even though it is not legal to do so.

Solidarity. As we have sought ways to stand together in
the strong solidarity of the body of Christ, we have found         "For in the one Spirit we
that there are few legal strategies that can prevent the           were all baptized into one
dismembering of the body. We who have gathered are clear           body Jews or Greeks,
that our first loyalty is to God and our Christian brothers        slaves or free and we were
and sisters, even if that may cause us to violate immigration      all made to drink of one
laws. . . . Some of the actions we are considering are:            spirit . . . But God has so
                                                                   arranged the body . . . that .
   •   Congregations could adopt immigrant families,               . . the members may have
       either legal or illegal, to enter into real relationships   the same care for one
       with them and share the struggle of our threatened          another. If one member
       brothers and sisters.                                       suffers, all suffer together
   •   Congregations could recognize the realities of              with it; if one member is
       subsistence for immigrant brothers and sisters and          honored, all rejoice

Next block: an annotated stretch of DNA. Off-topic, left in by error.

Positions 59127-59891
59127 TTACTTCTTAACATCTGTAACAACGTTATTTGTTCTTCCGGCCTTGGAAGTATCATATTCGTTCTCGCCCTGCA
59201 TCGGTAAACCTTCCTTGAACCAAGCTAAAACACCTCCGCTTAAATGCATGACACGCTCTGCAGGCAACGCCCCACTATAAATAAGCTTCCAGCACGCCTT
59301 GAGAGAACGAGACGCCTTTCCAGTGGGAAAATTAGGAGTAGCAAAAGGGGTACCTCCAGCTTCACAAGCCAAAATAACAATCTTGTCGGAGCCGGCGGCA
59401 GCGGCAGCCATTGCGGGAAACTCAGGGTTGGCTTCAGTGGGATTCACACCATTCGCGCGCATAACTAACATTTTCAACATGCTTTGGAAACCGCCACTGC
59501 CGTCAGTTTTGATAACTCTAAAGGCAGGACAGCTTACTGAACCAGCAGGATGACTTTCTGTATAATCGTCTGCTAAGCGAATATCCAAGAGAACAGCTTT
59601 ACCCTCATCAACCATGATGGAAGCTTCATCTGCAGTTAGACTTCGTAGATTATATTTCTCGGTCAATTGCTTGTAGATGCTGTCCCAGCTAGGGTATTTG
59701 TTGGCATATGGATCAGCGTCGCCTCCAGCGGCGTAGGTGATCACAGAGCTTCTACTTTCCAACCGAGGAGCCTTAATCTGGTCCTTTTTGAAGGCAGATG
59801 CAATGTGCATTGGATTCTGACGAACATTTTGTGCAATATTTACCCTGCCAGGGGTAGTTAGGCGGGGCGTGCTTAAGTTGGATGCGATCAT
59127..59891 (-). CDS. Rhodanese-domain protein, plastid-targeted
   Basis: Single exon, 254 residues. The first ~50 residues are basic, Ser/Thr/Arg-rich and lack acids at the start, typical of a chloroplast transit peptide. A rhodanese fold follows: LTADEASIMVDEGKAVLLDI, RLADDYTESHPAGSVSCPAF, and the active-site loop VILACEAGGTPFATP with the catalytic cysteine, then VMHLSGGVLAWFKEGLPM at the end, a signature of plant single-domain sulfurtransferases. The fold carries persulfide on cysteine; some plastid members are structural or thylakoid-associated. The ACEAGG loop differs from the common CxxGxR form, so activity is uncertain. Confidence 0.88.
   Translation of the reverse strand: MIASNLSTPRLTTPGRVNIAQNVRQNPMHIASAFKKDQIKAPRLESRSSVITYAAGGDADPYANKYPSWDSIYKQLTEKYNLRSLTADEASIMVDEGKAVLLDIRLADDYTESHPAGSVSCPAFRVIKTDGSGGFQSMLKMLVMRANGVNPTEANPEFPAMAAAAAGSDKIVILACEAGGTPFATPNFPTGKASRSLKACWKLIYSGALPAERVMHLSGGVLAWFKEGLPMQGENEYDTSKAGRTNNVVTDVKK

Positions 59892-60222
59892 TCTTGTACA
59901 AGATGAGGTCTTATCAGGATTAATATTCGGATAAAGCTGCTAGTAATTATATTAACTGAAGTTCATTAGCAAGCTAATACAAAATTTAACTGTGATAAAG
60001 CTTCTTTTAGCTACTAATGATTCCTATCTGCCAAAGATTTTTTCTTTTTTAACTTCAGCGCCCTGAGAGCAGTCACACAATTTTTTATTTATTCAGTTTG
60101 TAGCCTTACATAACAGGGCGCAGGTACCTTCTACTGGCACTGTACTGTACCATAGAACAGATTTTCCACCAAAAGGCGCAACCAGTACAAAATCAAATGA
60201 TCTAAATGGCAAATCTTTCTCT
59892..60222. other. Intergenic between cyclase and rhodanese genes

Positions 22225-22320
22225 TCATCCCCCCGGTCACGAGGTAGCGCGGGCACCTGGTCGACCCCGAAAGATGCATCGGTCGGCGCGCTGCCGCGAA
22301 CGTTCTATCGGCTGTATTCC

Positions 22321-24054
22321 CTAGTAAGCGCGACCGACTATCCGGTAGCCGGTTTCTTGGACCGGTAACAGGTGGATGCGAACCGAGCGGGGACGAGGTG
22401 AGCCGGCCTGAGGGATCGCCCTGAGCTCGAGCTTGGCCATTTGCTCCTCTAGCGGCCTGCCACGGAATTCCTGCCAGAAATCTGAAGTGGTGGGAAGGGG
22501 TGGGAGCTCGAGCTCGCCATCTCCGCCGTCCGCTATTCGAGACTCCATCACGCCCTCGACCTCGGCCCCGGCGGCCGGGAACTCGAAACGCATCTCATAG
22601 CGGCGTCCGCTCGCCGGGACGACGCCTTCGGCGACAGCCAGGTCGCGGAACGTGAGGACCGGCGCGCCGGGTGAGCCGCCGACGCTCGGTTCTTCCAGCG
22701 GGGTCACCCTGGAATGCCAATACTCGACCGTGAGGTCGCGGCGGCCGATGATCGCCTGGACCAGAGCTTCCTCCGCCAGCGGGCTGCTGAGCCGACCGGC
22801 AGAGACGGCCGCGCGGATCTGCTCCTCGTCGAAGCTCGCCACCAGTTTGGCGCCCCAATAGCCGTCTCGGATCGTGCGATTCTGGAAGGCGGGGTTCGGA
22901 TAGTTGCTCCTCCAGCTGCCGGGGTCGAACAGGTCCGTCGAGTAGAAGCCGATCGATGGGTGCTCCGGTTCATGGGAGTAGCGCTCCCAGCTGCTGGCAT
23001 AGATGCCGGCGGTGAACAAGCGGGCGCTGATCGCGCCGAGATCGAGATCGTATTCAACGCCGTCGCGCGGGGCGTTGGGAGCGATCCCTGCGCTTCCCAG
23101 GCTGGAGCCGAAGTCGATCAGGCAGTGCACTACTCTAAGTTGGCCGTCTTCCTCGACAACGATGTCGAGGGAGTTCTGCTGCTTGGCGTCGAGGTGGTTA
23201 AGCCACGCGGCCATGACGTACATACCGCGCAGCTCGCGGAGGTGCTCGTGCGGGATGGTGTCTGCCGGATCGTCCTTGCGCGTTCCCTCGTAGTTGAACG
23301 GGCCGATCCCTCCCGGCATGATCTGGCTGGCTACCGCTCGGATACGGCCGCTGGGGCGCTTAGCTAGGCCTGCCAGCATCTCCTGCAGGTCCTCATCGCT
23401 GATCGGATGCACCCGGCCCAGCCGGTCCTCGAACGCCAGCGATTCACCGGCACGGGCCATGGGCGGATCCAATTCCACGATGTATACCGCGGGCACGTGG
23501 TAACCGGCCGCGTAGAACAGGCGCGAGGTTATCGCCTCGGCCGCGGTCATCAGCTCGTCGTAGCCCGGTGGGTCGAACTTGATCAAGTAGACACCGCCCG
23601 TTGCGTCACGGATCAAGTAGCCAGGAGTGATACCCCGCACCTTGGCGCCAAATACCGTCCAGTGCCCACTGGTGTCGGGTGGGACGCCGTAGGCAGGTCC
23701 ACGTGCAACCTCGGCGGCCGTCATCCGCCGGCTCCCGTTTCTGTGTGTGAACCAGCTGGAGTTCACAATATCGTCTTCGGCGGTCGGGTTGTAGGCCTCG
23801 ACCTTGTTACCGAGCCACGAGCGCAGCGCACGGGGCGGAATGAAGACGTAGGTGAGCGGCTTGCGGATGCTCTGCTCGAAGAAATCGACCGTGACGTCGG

choose to hire -- or encourage their employer               together with it. Now you
       members to hire -- "illegals," choosing to obey God         are the body of Christ and
       rather than the dictates of our government;                 individually members of
   •   When families of our brothers and sisters are               it." I Corinthians 12
       separated by INS officials, congregations could
       engage in mutual aid to sustain them.

From a statement signed by 27 participants at the Anabaptist Immigration Conference,
May 5, 1997, Chicago, IL

Faith That Reflects, Faith That Acts

Reflection Steps

Reflect on the Bible texts in the box below. What do these verses tell us about God's
concern for immigrants and other vulnerable people?